Nanosecond laser is being investigated as a potentially viable intervention for all those at risk of vision loss from age related macular degeneration, according to Professor Robyn Guymer from the Centre for Eye Research Australia.
Age-related macular degeneration (AMD) is a leading cause of vision loss with one in seven Australians aged over 50 showing signs of the disease. It is characterised by drusen deposits and a thickened Bruch’s membrane (BM).
A clinical study led by Professor Guymer and the associated basic research lead by Profressor Erica Flethcer and Associate Professor Andrew Jobling has yielded positive results using Ellex Medical’s low impact, low energy, nanosecond laser treatment for patients with early stage age-related macular degeneration.
Ellex Medical’s proprietary Retinal Rejuvenation (2RT) technology has been found to reduce the indicators of the disease and improve the health of important supporting cells at the back of the eye, according to the study, which was published in the peer-review journal Federation of American Societies for Experimental Biology (FASEB). Importantly, the study found, the laser treatment does not damage the overlying retinal tissue.
2RT delivers nanosecond pulses of laser energy, which stimulate a natural, biological healing response in the eye and a process of cellular rejuvenation to improve functional vision and the potential to reduce disease progression.
Associate Professor Erica Fletcher from the Department of Anatomy and Neuroscience, University of Melbourne said this was the first study detailing how this new laser treatment may improve eye health in those with AMD.
“These findings suggest treating people with AMD with this new nanosecond laser reduces signs of the disease. Importantly, unlike other lasers currently used to treat retinal disease, the nanosecond laser does not result in damage to the sensitive retina,” she said.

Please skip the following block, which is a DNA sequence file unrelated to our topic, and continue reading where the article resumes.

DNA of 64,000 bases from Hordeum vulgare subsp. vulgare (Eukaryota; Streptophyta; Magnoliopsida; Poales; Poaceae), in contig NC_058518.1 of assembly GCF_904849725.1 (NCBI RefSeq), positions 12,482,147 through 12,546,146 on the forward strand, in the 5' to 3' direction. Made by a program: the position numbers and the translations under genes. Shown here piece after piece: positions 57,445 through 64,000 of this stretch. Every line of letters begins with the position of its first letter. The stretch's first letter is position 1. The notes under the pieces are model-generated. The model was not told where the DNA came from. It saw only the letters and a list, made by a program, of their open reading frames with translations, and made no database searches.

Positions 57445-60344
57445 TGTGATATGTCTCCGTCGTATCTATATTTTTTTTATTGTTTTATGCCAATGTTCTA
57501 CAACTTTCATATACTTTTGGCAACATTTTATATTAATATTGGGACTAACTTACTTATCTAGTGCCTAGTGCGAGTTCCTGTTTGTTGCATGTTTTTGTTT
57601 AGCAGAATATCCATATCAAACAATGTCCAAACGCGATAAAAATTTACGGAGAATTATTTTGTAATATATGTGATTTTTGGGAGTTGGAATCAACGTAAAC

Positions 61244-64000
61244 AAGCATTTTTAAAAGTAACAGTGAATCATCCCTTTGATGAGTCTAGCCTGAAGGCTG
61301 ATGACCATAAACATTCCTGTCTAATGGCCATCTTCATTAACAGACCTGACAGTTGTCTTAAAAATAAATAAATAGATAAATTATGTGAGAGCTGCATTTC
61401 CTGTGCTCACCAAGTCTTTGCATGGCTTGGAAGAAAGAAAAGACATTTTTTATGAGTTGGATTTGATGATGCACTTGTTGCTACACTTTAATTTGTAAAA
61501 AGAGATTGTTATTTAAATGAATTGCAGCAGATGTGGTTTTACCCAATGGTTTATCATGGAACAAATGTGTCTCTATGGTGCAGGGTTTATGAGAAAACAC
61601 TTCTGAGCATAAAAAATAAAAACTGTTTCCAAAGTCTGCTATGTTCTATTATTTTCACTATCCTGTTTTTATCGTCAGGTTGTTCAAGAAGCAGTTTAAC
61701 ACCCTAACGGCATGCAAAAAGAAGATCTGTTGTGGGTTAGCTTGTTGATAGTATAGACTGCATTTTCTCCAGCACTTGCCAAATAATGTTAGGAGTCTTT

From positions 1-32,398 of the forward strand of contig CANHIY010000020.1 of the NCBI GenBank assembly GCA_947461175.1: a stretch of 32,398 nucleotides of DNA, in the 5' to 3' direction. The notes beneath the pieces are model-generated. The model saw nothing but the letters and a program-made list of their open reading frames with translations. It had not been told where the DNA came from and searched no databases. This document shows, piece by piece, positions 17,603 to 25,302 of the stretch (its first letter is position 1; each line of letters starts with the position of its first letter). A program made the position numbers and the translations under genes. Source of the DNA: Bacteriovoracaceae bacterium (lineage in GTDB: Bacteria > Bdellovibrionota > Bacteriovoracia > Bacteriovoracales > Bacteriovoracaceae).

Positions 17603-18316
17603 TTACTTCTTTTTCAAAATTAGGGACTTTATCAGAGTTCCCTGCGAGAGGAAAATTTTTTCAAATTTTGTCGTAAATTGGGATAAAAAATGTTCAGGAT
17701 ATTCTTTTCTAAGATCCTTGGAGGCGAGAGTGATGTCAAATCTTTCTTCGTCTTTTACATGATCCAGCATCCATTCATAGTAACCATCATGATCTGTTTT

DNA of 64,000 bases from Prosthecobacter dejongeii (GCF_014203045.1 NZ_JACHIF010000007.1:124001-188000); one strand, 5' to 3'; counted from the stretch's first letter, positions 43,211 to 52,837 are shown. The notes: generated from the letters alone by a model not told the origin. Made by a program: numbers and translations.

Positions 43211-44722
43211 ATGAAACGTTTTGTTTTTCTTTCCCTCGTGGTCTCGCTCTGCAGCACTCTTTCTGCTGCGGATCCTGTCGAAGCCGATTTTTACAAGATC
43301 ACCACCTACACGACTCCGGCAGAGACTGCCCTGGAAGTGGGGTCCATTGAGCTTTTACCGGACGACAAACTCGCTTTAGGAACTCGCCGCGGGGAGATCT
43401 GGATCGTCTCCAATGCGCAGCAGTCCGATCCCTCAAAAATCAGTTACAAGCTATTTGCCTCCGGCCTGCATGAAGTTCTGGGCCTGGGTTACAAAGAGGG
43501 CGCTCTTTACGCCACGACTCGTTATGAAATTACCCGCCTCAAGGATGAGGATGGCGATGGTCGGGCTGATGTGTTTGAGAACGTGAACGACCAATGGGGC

The study also showed evidence that 2RT treatment in one eye could also produce positive effects in the other untreated eye, indicating that monocular treatment may be sufficient to treat the disease in both eyes.
The scientific and clinical research incorporated two sets of work: 24-month clinical data, which is a follow-up to the 12-month pilot study “2RT for Early AMD” (ACTRN 1260900E1056280), and scientific work on the impact of 2RT in two exenterated (surgically removed) human eyes and a series of animal eye models.
The 24-month clinical data, conducted by Professor Robyn Guymer, MB, BS PhD, FRANZCO, at the Centre for Eye Research Australia (CERA), reviewed 50 patients with intermediate AMD who underwent treatment with 2RT in one eye.
Data demonstrated the potential of 2RT to reverse the accumulation of drusen in patients with high-risk early AMD over the 24-month period.
The drusen area in each eye was graded at baseline, and post-treatment at 12 months and 24 months respectively. Changes in drusen area in the treated eye were evaluated against a natural history AMD cohort of similar age range and clinical severity. 2RT reduced drusen area in 35-40 per cent of treated eyes at 24 months, compared to 5-11 per cent of eyes in the natural history AMD cohort.
“Importantly, no patients in the 24-month pilot study progressed to Wet AMD. This is further evidence which suggests that 2RT may be a potential viable intervention for those at risk of vision loss from AMD,” said Tom Spurling, Ellex CEO.